NEW YORK, Feb 1 (Reuters) - U.S. college and university endowments posted an average loss of 0.3 percent for fiscal 2012, a sharp reversal from a gain of 19.2 percent a year earlier, pressured by volatile international equity markets, according to a study released on Friday.
Institutions with the biggest endowments reported the highest returns, according to a study by Commonfund Institute and the National Association of College and University Business Officers (NACUBO).
For the fiscal year ended June 30, 2012, endowments of more than $1 billion had the best returns, with a gain of 0.8 percent. The lowest rate of return was for endowments with assets between $51 million and $100 million, at a loss of 1.0 percent, the study showed.
“It was a very bad year for international equities; you had China slowing down, euro zone problems, so it had a very negative impact on equities outside the United States, that was a big drag on those portfolios exposed,” Verne Sedlacek, president and chief executive of Commonfund, told a press conference.
The study was based on data from 831 U.S. institutions with endowment market assets totaling $406.1 billion.
Over the last 10 years, endowments generated average annualized returns of 6.2 percent, out-performing the 5.5 percent gain posted by Standard & Poor Index for the same period, Sedlacek said. Those returns, however, still trail institutions’ average long-term target rate of 7.4 percent.
“The 6.2 percent sounds pretty good, but actually over the last 10 years, with the financial crisis, with the recession, universities have lost ground when you adjust for inflation,” Sedlacek added.
Longer-dated fixed-income investments generated the highest return with an average of 6.8 percent, while international equities produced a loss of 11.8 percent.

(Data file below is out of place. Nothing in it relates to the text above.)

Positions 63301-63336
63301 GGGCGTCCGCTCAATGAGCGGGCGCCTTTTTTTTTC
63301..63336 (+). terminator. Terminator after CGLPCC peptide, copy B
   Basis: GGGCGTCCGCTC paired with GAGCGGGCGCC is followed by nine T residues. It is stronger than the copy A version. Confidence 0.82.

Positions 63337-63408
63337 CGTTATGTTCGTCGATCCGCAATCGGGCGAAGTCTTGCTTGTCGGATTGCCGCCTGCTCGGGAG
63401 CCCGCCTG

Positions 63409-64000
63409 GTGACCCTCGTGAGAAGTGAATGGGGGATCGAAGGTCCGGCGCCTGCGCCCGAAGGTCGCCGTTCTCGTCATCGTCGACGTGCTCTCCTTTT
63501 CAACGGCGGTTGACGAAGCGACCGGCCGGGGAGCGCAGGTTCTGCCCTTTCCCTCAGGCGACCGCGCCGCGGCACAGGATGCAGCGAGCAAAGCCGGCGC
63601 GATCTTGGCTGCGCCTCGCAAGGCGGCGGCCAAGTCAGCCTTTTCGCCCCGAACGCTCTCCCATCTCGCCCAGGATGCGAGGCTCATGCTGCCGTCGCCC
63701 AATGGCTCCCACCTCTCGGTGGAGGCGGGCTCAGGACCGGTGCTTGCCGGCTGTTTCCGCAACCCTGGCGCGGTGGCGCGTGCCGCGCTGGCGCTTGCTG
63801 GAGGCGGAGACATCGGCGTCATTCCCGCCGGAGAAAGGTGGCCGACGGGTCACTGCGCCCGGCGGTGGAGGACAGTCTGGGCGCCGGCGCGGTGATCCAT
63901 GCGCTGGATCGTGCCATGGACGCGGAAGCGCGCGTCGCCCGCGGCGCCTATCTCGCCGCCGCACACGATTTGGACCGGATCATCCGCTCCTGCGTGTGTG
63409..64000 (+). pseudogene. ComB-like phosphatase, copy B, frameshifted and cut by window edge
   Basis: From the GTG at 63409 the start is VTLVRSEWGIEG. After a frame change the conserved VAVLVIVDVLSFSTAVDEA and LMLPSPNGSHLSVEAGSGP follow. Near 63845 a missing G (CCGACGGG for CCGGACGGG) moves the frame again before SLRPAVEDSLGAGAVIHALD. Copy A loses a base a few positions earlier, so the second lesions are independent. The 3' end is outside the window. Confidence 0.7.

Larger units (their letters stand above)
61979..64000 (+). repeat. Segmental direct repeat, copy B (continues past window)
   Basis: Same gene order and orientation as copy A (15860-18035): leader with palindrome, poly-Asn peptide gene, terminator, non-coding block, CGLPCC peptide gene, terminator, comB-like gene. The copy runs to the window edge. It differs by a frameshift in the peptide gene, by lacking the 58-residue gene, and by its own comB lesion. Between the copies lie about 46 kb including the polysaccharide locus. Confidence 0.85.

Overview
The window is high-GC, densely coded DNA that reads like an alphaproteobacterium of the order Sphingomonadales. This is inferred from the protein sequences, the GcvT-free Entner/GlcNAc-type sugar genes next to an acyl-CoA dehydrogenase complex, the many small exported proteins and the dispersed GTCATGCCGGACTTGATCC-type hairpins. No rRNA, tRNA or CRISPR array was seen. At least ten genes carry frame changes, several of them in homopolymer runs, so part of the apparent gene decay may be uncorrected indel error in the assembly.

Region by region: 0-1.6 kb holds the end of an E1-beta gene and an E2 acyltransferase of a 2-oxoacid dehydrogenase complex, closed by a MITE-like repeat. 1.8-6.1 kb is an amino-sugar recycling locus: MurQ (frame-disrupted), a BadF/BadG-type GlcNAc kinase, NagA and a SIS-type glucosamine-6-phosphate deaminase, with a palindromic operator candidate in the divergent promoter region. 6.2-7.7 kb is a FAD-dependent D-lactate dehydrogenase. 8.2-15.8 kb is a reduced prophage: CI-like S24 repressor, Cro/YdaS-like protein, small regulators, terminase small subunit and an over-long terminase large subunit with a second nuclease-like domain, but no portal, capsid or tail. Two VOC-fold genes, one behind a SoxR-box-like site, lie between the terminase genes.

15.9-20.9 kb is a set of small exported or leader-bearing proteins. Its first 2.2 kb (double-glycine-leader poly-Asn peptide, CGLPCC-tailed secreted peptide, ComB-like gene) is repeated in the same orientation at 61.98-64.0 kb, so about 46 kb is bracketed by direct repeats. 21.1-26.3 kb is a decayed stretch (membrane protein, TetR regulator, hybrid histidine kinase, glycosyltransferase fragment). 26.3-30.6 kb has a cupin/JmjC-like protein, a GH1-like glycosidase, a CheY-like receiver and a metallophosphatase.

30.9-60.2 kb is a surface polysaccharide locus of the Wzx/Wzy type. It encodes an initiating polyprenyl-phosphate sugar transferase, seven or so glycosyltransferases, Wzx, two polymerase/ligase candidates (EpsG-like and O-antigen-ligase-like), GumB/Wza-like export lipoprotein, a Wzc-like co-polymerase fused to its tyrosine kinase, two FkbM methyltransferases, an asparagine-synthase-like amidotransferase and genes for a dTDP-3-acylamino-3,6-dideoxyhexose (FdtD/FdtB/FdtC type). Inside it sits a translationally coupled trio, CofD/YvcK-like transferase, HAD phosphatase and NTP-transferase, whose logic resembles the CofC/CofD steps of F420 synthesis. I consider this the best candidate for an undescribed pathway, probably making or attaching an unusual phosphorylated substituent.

While endowments with assets over $1 billion reported the smallest fixed income allocation, at 9 percent, they realized the highest return from this asset class, an average of 9.1 percent, the report showed. Endowments with assets under $25 million benefited from the largest fixed income allocation, at 29 percent, despite reporting the lowest return, an average of 6.1 percent.
International equity markets were the biggest drag on all the institutions, large and small. All groups, from those with assets under $25 million to those with over $1 billion reported losses ranging from 13.2 percent to minus 10.5 percent in their international equity allocations.
In alternative strategies, which returned just 0.5 percent, private equity showed the largest return, at 5.1 percent, compared with 18.7 percent in the previous fiscal year.
Marketable alternatives, also known as hedge funds, showed a loss of 1.2 percent compared with a 9.4 percent return the previous fiscal year. Commodities also disappointed.
“You would think that in a year with a relatively flat stock market that hedge funds should do pretty well relative to the U.S. market, and that was not the case in fiscal 2012,” Sedlacek said, adding that hedge funds are active stock pickers and they did poorly relative to a passive approach.
The effective spending rate, or the percentage of an endowment’s value at the beginning of the year allocated for operating expenses, was 4.2 percent for the 2012 fiscal year, compared with 4.6 percent the previous period, while decreases in gifts and donations to endowments have been a cause for concern in the aftermath of the 2008-09 financial crisis.